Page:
When money is saved in an interest-earning account, that interest builds over time. This is also known as compound interest. With our easy savings calculator, you’ll be able to determine how much you’ll accumulate if you save the same amount of money each month.
|Current Amount Saved:|
|Monthly Savings Amount:|
|Annual Rate of Return (%):|
|Number of Years:|
How to Use Our Free Simple Savings Calculator
To use this InvestingAnswers calculator, you’ll need to have four numbers:
Current amount you already have saved (this could also be your initial deposit)
Your monthly savings amount (what you plan to put in the account each month)
The annual rate of return (how much interest your account earns)
The number of years you plan to save
It’s okay if you don’t have these numbers all figured out yet: You can run the calculation multiple times to see how different amounts, higher interest rates, etc. will change your prospective savings.
Savings Calculator Example
Say that you currently have $5,000 in savings. If you save $200 a month for 30 years – with a 7% return on your money each year – you would enter the following information:
Enter "$5,000" as your Current Amount Saved.
"$200" as the Monthly Savings Amount
"30" as the Number of Years
"7%" as the Annual Rate of Return.
If you start with $5,000 and save an additional $200 each month (while earning 7.00% on your investment), after 30 years, you’ll have $284,576.69
How the Interest Rate Affects Your Ending Balance
With interest rates being as low as they have been in recent years, the short-term effect of the rate on your ending balance may seem insignificant, at least in the short run.
But the interest rate you earn on savings does have a significant effect on your ending balance. That’s because the interest you earn compounds over time.
In its simplest form, compound interest is earning interest on your interest.
For example, let’s say you invest $5,000 in a five-year certificate of deposit that pays a rate of 2%, compounded annually.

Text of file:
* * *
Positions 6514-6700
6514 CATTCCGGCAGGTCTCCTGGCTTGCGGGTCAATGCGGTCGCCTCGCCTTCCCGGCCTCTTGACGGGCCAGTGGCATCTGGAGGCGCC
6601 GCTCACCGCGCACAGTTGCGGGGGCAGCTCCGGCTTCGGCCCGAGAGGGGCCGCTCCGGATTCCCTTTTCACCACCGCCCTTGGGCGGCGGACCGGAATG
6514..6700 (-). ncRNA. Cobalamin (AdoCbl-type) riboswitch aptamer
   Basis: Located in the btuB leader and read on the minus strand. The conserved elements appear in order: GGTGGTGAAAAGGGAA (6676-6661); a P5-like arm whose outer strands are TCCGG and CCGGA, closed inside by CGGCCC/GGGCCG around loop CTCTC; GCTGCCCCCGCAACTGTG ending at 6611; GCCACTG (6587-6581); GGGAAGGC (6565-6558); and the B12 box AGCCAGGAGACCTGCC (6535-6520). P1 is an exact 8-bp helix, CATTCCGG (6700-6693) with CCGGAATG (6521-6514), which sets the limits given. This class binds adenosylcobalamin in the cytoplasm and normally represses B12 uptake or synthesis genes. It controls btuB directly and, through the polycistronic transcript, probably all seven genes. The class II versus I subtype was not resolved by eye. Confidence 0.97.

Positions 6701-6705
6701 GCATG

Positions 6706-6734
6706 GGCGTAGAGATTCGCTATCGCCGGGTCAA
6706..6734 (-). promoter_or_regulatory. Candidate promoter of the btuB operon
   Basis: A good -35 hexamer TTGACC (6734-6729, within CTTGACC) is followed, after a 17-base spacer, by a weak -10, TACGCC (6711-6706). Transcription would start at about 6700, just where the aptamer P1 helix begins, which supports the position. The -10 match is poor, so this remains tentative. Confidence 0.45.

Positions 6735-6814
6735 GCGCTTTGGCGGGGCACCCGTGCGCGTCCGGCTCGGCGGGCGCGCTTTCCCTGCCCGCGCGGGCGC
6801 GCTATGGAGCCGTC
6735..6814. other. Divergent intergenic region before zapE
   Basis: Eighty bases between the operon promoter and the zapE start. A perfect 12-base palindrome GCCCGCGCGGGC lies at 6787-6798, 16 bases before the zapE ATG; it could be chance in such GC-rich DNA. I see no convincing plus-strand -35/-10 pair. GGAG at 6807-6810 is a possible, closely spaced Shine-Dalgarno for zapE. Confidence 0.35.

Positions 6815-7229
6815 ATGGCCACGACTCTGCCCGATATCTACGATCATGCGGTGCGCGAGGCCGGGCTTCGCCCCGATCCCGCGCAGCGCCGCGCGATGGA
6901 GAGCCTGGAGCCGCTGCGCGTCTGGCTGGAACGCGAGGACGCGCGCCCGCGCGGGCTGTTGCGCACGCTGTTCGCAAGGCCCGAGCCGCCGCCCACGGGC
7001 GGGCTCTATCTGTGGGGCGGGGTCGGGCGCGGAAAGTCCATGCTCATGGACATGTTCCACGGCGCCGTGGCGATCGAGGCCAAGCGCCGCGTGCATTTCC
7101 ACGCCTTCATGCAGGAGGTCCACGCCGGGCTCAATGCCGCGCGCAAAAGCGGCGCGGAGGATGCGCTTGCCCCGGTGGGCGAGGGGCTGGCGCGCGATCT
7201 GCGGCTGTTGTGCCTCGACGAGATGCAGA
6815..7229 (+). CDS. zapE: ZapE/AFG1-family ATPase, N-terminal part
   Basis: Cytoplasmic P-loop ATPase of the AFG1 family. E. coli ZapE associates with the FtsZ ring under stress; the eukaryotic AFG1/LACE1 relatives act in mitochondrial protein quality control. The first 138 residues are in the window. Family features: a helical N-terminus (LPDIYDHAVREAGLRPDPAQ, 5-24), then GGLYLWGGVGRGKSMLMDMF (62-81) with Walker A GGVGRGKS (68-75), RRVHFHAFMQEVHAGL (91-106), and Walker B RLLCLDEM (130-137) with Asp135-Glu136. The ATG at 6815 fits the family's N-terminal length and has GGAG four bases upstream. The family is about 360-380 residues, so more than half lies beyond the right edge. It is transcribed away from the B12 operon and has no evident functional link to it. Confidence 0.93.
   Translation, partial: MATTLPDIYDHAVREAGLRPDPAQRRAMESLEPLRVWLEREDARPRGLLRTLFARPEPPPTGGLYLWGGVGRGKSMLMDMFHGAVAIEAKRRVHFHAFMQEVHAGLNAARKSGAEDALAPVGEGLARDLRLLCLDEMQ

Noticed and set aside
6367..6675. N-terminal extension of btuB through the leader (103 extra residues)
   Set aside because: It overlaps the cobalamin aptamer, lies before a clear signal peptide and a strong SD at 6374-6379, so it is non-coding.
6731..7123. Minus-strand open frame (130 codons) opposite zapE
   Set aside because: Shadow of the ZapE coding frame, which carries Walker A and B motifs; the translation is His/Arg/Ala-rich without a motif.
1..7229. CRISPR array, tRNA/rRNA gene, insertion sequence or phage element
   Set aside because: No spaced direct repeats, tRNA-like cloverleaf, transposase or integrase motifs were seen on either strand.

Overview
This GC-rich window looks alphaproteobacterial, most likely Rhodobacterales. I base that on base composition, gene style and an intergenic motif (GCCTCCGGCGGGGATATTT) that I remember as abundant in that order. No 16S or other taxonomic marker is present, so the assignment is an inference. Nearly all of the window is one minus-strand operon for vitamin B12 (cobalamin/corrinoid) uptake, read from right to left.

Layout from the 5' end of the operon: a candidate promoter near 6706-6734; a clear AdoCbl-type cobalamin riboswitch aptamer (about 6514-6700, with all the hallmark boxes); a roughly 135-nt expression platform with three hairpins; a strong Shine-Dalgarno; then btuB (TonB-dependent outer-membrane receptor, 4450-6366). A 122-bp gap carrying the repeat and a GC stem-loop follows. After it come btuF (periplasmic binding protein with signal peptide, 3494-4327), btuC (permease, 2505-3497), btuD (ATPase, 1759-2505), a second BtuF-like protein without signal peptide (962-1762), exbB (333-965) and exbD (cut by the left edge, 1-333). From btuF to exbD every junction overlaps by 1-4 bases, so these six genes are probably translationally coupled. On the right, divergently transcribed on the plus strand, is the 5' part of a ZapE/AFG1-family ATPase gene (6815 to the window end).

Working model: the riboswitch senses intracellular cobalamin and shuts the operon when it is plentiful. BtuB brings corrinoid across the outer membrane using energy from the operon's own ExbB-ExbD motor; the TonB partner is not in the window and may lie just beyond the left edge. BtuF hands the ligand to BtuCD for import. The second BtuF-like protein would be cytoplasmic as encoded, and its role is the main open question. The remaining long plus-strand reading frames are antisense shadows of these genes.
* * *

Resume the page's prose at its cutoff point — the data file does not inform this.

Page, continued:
At the end of the first year, your CD will be worth $5,100, which includes $100 in interest.
When the interest is credited at the end of the second year, it will reflect interest earned on both your initial invested principal and the interest earned in the first year.
Your CD will grow to $5,202 by the end of the second year, comprised of the following:
Your initial investment of $5,000, plus
$100 interest earned in the first year, plus
$102 interest earned in the second year.
Notice that the interest earned in the second year is higher than that earned in the first year by $2. That’s the interest earned on the $100 of interest earned in the first year of the CD.
When the CD matures at the end of five years, you’ll have a total of $5,520. That will include $5,000 from your initial investment, plus $520 in interest.
If the interest rate on the CD didn’t compound, you would earn only $500 in interest over five years. The difference of $20 represents the effect of compounding on your return.
In this example, we’ve used annual compounding. But if a bank offers daily compounding – which most do – the interest earned will be even higher.
The greater the frequency of compounding, the more interest will be earned, assuming the interest rates are equal.
How Your Ongoing Deposits Affect Your Ending Balance
The amount of money you’re able to accumulate will be determined by four factors:
Your initial deposit
The interest you earn on your savings
Ongoing deposits added to your account
The amount of time you have to save money – we’ll cover this factor in the next section
We covered the importance of interest rates in the previous section. But adding ongoing deposits to your account will likely have a much bigger impact - especially at lower balances.
For example, let’s say you want to purchase a home in five years, and you’ll need at least $30,000 for the down payment. You also want a few thousand extra to cover incidental and unexpected expenses.
To reach your goal, you open a savings account with $1,000 and an annual interest rate of 1%. By depositing an additional $500 per month into your account, you’ll have the following balance after five years:
You can increase the amount of savings you’ll have at the end of the desired time horizon either by making larger monthly deposits or by extending the number of years to reach your goal.
How Time Affects Your Ending Balance
The longer your savings time horizon is, the higher your ending balance is going to be. It’s a simple matter of having more time to both earn interest and make monthly savings deposits.
Conversely, a shorter time horizon will result in a lower balance.
Let’s rework the example above but use time horizons of two years and 10 years.
With a two-year time horizon, your ending balance will be much lower:
But if you extend the time horizon out to 10 years, the balance will be considerably higher: